order to validate the biomedical potential. This article highlights the role of
seahorses’ value in traditional medicine and their biomedical properties.
Keywords: seahorses; traditional medicine; ageing; asthma; arthritis
1. Introduction
Intensive research since 1970s has proved that marine organisms are magnificent sources
of bioactive compounds. Marine organisms are collected for the discovery and develop-
ment of pharmaceutical drugs used in allopathic medicine (western medicine, evidence-
based medicine, and biomedicine). In recent years, many bioactive compounds have been
extracted from various marine animals such as tunicates, sponges, soft corals, sea hares,
nudibranchs, bryozoans, sea slugs and marine organisms (Donia & Hamann, 2003;
Haefner, 2003). Extracts from the collected organisms are tested for their effectiveness
against particular disease targets in a series of automated screens. If active, the compound
responsible is isolated and its molecular structure is determined by secondary testing done
on efficacy before the decision is made to subject the compound to preclinical and possibly
clinical trials. Very few compounds succeed in becoming commercial products; the process
can take 10–15 years (or longer) and can cost hundreds of millions of dollars (Munro et al.,
1999). Whilst tens (if not hundreds) of thousands of marine species have likely been
sampled, only about 20 marine compounds are currently in clinical trials. Removal of
marine organisms to supply this process can be broken into two types: primary collections
and secondary or re-collections. Primary collections are typically broad and speculative in
order to maximise the possibility of discovering bioactive compounds during screening
*Corresponding author. Email: sravicas@gmail.com
ISSN 1478–6419 print/ISSN 1478–6427 online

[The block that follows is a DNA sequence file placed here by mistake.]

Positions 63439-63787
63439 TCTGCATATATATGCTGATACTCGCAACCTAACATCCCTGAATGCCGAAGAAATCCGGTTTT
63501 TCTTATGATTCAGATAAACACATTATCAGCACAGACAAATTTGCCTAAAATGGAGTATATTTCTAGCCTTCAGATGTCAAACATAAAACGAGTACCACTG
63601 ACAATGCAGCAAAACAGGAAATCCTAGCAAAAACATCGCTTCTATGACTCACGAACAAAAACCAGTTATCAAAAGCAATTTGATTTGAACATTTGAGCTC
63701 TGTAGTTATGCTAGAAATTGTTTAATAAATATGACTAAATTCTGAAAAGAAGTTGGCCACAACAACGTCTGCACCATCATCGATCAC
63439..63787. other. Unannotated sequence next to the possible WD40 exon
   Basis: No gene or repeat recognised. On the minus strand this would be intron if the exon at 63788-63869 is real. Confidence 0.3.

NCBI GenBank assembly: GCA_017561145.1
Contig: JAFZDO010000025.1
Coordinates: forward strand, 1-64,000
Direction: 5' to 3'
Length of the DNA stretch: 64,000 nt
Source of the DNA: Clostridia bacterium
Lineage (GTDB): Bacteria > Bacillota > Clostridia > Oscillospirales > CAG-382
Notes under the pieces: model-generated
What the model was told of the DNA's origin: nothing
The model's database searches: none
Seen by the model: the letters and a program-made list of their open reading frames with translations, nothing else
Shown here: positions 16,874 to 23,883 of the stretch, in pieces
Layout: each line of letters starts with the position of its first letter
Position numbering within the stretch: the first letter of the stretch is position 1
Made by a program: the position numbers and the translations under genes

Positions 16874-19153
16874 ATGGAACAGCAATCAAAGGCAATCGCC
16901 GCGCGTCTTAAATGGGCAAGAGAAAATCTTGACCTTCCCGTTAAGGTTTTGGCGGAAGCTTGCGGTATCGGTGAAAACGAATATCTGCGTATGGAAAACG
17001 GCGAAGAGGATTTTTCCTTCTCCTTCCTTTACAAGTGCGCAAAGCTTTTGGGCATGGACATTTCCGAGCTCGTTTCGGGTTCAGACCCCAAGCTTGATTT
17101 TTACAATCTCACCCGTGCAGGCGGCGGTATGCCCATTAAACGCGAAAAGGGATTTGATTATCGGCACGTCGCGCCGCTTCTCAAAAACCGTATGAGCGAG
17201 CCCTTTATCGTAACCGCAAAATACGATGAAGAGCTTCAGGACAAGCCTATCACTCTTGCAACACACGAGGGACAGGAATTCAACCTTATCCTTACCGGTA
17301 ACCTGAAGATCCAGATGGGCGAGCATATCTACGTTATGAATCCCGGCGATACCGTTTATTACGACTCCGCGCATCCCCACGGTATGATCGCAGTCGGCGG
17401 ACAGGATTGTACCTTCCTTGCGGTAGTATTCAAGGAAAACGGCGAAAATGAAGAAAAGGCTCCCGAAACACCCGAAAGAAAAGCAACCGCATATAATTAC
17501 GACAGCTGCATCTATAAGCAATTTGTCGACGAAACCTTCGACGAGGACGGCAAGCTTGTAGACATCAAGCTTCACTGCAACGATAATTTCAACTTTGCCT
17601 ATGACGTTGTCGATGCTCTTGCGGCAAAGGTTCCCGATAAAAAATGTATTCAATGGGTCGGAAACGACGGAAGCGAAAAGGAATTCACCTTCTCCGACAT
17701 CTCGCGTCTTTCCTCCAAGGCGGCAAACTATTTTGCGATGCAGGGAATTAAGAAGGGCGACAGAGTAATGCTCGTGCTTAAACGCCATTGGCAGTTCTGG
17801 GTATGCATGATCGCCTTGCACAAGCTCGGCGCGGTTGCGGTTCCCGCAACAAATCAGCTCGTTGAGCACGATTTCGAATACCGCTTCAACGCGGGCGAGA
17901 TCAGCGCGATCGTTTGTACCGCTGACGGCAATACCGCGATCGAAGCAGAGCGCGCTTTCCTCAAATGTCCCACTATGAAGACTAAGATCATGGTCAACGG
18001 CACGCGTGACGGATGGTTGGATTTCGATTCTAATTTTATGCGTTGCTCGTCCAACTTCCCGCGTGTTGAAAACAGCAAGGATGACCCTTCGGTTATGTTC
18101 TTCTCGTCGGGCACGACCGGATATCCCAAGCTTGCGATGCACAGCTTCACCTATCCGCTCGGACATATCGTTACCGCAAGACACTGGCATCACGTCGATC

ß2012 Taylor & Francis
http://dx.doi.org/10.1080/14786419.2012.662650
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(Cragg, 1998; Munro et al., 1999), whereas secondary re-collections are focused on supply-
ing a particular ‘bioactive’ species of interest to later tests during the drug development.
Hence, this article emphasises the biomedical properties of seahorses in a review aspect.
2. Biology of seahorses
Seahorses are bony fish (Teleosts) belonging to the family Syngnathidae. The family
Syngnathidae also includes pipefishes, pipehorses and seadragons. The primary taxonomic
groupings within this family reflect the location and development of the male brood
pouch, head/body axis, development of the caudal fin, and prehensile ability of the tail
(Herald, 1959; Kuiter, 2003; Wilson, Vincent, Ahnesjo, & Meyer, 2001). All seahorses
belong to one genus, Hippocampus. According to Lourie, Foster, Cooper, and Vincent
(2004), there are 32 known species of seahorses present world wide. Seahorses are found in
both temperate and tropical shallow coastal waters (5150 m depth), with a latitudinal
distribution from about 50north to 50south and with the greatest species diversity in the
Indo-Pacific (Lourie et al., 2004; Perante, Pajaro, Meeuwig, & Vincent, 2002).
3. Traditional medicine
Traditional medicine or complementary and alternative medicine (TM/CAM) is important